Amid disturbing reports that psychologists were involved in the abuse and torture of prisoners at Guantanamo Bay and elsewhere, the American Psychological Association (APA) Task Force on Psychological Ethics and National Security (PENS) met in the summer of 2005. Over two days they considered whether the Bush Administration’s no-holds-barred “enhanced interrogation” policies crossed ethical boundaries for military psychologists. Six of the nine voting Task Force members were on the payroll of the military/intelligence establishment, and some of them worked in the chains of command when and where instances of abuse and torture had reportedly occurred. So we should not be surprised by the Task Force’s conclusion that psychologists play an important role in keeping detainee interrogations “safe, legal, ethical, and effective.” This assessment affirmed, nearly verbatim, the military’s own description of Behavioral Science Consultation Team (BSCT) psychologists — a description that had been provided to the Task Force in writing before their deliberations even began.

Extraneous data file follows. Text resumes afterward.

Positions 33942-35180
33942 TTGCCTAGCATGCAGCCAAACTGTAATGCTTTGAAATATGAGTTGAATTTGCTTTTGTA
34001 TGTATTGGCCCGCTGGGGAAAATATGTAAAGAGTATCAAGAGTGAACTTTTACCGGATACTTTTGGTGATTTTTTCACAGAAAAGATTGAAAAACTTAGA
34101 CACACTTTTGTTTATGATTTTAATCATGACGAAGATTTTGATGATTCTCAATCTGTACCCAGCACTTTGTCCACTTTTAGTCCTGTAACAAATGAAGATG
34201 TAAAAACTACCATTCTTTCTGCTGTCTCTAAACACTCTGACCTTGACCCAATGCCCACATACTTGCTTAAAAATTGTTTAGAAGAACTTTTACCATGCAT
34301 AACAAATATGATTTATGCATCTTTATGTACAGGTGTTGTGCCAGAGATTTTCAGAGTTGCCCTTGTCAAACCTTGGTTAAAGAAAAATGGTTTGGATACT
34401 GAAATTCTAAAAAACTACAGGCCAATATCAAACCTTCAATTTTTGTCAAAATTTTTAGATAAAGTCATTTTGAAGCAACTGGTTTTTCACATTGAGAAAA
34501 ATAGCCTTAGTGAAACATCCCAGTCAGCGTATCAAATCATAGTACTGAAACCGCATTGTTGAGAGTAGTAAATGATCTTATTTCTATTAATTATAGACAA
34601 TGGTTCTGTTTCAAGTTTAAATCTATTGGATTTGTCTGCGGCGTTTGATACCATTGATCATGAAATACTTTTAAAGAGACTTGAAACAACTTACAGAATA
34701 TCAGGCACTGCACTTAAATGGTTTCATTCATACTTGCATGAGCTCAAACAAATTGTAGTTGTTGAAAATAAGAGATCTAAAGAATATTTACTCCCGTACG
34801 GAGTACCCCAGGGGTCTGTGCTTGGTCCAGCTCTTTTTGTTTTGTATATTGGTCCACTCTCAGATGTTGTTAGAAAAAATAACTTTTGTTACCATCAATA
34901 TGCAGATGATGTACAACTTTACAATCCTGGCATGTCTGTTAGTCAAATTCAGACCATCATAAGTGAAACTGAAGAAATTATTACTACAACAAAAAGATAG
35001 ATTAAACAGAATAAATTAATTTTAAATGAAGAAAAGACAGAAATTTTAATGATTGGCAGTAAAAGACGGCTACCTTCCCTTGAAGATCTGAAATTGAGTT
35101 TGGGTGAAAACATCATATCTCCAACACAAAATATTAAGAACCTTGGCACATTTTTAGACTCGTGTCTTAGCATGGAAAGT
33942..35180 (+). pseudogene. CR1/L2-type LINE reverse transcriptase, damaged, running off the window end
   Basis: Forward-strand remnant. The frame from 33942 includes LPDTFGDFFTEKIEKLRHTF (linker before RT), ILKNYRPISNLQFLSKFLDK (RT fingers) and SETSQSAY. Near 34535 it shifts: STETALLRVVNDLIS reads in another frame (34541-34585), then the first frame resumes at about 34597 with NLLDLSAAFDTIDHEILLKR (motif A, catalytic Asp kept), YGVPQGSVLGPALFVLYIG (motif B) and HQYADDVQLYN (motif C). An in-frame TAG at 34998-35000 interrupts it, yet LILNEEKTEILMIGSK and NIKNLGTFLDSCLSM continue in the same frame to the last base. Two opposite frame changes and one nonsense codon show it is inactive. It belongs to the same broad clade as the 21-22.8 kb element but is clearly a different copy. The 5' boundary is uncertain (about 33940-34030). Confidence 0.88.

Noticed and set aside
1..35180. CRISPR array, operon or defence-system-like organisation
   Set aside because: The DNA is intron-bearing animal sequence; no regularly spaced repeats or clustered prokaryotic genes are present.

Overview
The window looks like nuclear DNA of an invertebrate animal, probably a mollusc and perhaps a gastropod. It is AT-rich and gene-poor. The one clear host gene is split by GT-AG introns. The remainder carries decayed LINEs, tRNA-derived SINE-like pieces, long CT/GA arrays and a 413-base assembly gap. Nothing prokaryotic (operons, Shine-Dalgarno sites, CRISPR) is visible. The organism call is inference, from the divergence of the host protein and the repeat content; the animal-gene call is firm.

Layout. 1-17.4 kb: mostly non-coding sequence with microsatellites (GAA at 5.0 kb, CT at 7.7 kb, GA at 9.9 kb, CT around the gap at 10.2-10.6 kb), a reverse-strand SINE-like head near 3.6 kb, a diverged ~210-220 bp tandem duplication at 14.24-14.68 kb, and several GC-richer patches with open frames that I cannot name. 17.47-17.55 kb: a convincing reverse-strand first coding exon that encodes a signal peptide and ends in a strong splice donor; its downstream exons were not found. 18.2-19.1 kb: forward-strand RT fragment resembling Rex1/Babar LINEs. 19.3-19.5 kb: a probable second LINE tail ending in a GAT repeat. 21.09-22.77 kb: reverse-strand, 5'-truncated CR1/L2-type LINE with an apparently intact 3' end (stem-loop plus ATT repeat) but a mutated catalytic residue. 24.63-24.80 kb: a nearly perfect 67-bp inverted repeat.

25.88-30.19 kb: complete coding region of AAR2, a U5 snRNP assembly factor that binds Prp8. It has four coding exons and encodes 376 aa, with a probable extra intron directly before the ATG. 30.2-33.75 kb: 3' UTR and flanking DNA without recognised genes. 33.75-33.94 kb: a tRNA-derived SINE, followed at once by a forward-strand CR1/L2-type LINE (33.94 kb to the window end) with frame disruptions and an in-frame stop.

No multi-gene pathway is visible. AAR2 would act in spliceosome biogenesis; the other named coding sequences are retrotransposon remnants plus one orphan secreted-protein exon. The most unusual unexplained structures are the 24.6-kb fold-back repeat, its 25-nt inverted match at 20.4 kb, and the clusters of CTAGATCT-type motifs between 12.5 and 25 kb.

Professional psychology has made valuable contributions to national security through collaborative efforts with government agencies — and it will undoubtedly continue to do so. But does anyone truly believe that crucial determinations about psychological ethics should ever be guided by the views and agenda of the Secretary of Defense or the Director of the CIA? The many glaring flaws associated with the PENS Report are especially revealing since the APA is, after all, an organization of psychologists . It’s therefore very unlikely that the Task Force organizers were somehow unaware of the potent psychological influences of power differentials on group dynamics; of authority structures and conformity pressures on independent decision-making; and of self-interest on objective, unbiased analysis. It’s far more likely the organizers knew exactly how to create the conditions that would reliably produce the outcome they sought.